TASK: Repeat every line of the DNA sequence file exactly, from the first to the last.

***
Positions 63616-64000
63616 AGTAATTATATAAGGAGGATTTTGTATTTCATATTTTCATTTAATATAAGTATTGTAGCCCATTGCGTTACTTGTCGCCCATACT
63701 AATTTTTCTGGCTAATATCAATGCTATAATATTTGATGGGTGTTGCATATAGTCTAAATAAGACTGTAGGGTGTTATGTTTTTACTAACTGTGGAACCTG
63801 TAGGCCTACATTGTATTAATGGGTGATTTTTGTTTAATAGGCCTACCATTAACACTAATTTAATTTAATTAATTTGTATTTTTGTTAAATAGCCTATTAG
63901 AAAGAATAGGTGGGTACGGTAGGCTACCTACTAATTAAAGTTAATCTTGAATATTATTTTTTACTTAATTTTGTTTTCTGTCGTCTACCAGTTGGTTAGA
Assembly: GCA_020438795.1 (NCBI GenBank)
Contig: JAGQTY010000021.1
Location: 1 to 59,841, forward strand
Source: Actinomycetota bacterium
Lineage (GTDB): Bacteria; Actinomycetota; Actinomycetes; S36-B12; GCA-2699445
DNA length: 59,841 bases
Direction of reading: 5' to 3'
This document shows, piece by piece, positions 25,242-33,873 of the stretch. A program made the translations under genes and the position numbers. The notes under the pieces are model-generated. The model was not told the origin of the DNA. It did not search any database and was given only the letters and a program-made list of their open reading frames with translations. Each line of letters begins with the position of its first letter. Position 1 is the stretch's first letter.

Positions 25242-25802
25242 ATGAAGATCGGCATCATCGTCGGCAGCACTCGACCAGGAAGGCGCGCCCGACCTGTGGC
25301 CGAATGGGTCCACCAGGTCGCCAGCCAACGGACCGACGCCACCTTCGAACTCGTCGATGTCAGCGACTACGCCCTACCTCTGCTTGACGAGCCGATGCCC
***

Positions 63616-64000
63616 AGTAATTATATAAGGAGGATTTTGTATTTCATATTTTCATTTAATATAAGTATTGTAGCCCATTGCGTTACTTGTCGCCCATACT
63701 AATTTTTCTGGCTAATATCAATGCTATAATATTTGATGGGTGTTGCATATAGTCTAAATAAGACTGTAGGGTGTTATGTTTTTACTAACTGTGGAACCTG
63801 TAGGCCTACATTGTATTAATGGGTGATTTTTGTTTAATAGGCCTACCATTAACACTAATTTAATTTAATTAATTTGTATTTTTGTTAAATAGCCTATTAG
63901 AAAGAATAGGTGGGTACGGTAGGCTACCTACTAATTAAAGTTAATCTTGAATATTATTTTTTACTTAATTTTGTTTTCTGTCGTCTACCAGTTGGTTAGA
Assembly: GCA_020438795.1 (NCBI GenBank)
Contig: JAGQTY010000021.1
Location: 1 to 59,841, forward strand
Source: Actinomycetota bacterium
Lineage (GTDB): Bacteria; Actinomycetota; Actinomycetes; S36-B12; GCA-2699445
DNA length: 59,841 bases
Direction of reading: 5' to 3'
This document shows, piece by piece, positions 25,242-33,873 of the stretch. A program made the translations under genes and the position numbers. The notes under the pieces are model-generated. The model was not told the origin of the DNA. It did not search any database and was given only the letters and a program-made list of their open reading frames with translations. Each line of letters begins with the position of its first letter. Position 1 is the stretch's first letter.

Positions 25242-25802
25242 ATGAAGATCGGCATCATCGTCGGCAGCACTCGACCAGGAAGGCGCGCCCGACCTGTGGC
25301 CGAATGGGTCCACCAGGTCGCCAGCCAACGGACCGACGCCACCTTCGAACTCGTCGATGTCAGCGACTACGCCCTACCTCTGCTTGACGAGCCGATGCCC